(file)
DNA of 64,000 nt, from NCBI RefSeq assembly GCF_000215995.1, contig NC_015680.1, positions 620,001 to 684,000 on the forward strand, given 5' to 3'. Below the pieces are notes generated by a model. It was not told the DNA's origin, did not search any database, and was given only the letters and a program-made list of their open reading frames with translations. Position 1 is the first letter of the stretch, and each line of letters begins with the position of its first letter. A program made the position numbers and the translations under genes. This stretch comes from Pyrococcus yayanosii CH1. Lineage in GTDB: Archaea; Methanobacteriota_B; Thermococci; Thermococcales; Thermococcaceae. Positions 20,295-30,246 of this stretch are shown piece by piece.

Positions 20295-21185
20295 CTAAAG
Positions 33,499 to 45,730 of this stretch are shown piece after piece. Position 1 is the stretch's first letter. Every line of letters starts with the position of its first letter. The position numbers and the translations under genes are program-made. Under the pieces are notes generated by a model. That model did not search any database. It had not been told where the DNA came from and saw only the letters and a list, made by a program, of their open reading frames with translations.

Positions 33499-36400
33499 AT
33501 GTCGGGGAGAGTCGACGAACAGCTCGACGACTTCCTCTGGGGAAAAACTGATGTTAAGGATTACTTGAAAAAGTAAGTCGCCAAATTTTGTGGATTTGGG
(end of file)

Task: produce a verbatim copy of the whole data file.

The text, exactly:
DNA of 64,000 nt, from NCBI RefSeq assembly GCF_000215995.1, contig NC_015680.1, positions 620,001 to 684,000 on the forward strand, given 5' to 3'. Below the pieces are notes generated by a model. It was not told the DNA's origin, did not search any database, and was given only the letters and a program-made list of their open reading frames with translations. Position 1 is the first letter of the stretch, and each line of letters begins with the position of its first letter. A program made the position numbers and the translations under genes. This stretch comes from Pyrococcus yayanosii CH1. Lineage in GTDB: Archaea; Methanobacteriota_B; Thermococci; Thermococcales; Thermococcaceae. Positions 20,295-30,246 of this stretch are shown piece by piece.

Positions 20295-21185
20295 CTAAAG
Positions 33,499 to 45,730 of this stretch are shown piece after piece. Position 1 is the stretch's first letter. Every line of letters starts with the position of its first letter. The position numbers and the translations under genes are program-made. Under the pieces are notes generated by a model. That model did not search any database. It had not been told where the DNA came from and saw only the letters and a list, made by a program, of their open reading frames with translations.

Positions 33499-36400
33499 AT
33501 GTCGGGGAGAGTCGACGAACAGCTCGACGACTTCCTCTGGGGAAAAACTGATGTTAAGGATTACTTGAAAAAGTAAGTCGCCAAATTTTGTGGATTTGGG